The main countries around the world that produce coal include China, the United States, India, Australia and Indonesia. The successful mining of coal allows for the extraction of iron ore. It is a metal alloy that can allow for the further extraction of useful metals, as well an important energy source that is still widely used around the world.
Coal can be mined by two primary methods including surface, or ‘opencast’ mining, or underground ‘deep’ mining, where coal can be found as deep as 1,000 feet or more below the surface.
In both cases, miners extract coal by using giant machines that remove the top layers of soil and rock within a mine to expose the coal.
As coal is extracted from the walls of the mine, the release of extremely harmful dusts in the form of both heavy and lightweight particles occurs. While the heavier and larger coal dust particles can settle out of the mine quickly, fine and more lightweight coal dust particles are carried within the air for longer distances throughout the mine.This allows the particles to not only settle along ventilation panels but also enter the airways of exposed miners.
As the dust levels raise within the mine, two serious problems can occur including an explosion because of the coal dust particles entering the panels, as well as potentially devastating respiratory illnesses for the exposed miner.
It is estimated that as little as 0.01 inches of floating coal dust can propagate a potential explosion, and various pulmonary illnesses, the most common of which being black lung disease or coal worker’s pneumoconiosis (CWP), are associated with the exposure of coal dusts.
The United States Department of Labor sets specific guidelines for coal mining companies to follow regarding the acceptable and safe levels of coal dust particles that can be present within the mine.
Aside from installing functional ventilation units surrounding the mines, government run organizations such as the National Institute for Occupational Safety and Health (NIOSH) conduct various underground and laboratory mine inspections to monitor dust levels throughout the year1.
One way in which the potential hazards associated with coal dust production can be avoided is through a process known as rock dusting. Rock dusting involves the spraying of rock dust, which is pulverized, or rocks that have been crushed into very fine powder, elements including dolomite, gypsum, anhydrite, shale, adobe, limestone and other inert materials onto the walls of the coalmine2.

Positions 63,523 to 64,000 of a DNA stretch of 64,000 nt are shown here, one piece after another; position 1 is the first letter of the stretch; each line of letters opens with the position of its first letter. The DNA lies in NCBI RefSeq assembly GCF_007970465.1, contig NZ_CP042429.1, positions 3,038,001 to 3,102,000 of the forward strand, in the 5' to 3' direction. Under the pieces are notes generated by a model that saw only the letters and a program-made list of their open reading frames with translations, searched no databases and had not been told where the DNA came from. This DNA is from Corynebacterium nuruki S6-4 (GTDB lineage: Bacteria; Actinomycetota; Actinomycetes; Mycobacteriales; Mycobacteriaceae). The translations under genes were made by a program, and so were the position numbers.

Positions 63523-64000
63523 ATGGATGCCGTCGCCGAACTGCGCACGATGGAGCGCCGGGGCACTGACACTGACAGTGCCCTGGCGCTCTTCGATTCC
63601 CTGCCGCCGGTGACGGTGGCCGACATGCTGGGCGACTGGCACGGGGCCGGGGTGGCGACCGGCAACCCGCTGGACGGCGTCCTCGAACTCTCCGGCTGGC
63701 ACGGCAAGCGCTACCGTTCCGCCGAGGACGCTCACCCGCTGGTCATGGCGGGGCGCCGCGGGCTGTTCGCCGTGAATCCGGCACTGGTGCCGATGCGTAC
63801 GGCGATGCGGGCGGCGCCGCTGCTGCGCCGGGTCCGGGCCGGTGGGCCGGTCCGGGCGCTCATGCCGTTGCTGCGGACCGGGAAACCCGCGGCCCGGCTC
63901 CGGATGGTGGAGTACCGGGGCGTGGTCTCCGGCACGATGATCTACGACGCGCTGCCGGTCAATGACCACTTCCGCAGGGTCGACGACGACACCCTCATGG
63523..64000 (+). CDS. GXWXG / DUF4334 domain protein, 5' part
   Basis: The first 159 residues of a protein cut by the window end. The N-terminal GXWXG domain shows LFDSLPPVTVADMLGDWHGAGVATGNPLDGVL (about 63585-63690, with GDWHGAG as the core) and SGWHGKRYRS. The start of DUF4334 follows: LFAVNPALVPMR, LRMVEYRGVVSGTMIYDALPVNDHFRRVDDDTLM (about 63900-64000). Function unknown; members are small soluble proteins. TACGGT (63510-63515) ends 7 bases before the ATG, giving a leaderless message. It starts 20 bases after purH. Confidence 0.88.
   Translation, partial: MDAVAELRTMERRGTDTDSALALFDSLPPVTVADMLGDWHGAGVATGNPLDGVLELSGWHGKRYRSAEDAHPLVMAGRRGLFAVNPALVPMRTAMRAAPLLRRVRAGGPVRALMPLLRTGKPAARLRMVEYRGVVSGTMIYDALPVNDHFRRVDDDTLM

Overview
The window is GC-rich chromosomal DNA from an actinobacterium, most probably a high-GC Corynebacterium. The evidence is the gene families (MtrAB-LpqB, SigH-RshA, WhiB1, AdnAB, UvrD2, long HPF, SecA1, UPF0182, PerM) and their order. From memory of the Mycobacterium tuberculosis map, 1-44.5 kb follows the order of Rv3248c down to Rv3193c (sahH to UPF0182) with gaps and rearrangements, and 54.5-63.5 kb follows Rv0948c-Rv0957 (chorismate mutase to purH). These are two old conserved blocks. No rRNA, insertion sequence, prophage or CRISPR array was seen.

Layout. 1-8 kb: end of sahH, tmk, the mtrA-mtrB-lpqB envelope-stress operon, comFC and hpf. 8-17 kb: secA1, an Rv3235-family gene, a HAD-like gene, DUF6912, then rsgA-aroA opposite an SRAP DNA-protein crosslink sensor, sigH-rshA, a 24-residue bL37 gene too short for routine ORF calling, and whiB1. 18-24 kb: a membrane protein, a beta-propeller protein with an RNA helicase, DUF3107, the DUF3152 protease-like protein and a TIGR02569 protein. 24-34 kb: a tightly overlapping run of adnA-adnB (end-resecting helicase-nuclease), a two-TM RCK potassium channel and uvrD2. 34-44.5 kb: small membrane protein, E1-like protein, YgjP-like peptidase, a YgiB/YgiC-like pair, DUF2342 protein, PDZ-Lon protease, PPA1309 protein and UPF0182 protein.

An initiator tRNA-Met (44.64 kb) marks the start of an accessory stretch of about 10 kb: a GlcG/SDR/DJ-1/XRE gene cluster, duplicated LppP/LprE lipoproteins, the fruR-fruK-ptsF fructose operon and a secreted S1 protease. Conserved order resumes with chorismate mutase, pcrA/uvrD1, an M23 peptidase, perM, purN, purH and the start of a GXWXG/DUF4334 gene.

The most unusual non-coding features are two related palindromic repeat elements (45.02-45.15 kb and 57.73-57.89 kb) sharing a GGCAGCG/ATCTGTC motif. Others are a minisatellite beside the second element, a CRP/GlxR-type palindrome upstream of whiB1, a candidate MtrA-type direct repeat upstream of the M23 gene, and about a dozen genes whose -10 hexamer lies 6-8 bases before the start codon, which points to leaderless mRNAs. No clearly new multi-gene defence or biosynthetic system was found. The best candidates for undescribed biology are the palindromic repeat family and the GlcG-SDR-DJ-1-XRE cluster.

This spraying reduces the amount of coal dust that is present within the mines, thereby reducing the potential explosion and health hazard that is associated with its airborne presence.
The mechanism that allows rock dusting to successfully inhibit coal dust explosions is believed to be attributed to the adsorption of the thermal energy of the unburned coal particles. With a size requirement that ranges from 75-200 mm in diameter of the coal particles, as well as a fluctuation in its ability to protect against coal dusts of variable moisture levels, rock dusting has its limitations.
For example, the application of rock dusting in an area that contains wet or dried coal dusts could form a “cake” area within the mine that does not change the explosion potential of the dusts.
As the primary means of defense against coal dust explosions within United States mines, rock dusting has been shown to successfully prevent flame induction in both experimental procedures and real life applications.
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- “Rock dusting makes coal mining a little safer” – Aggregates Manager
- “Rock Dusting” – The United States Department of Labor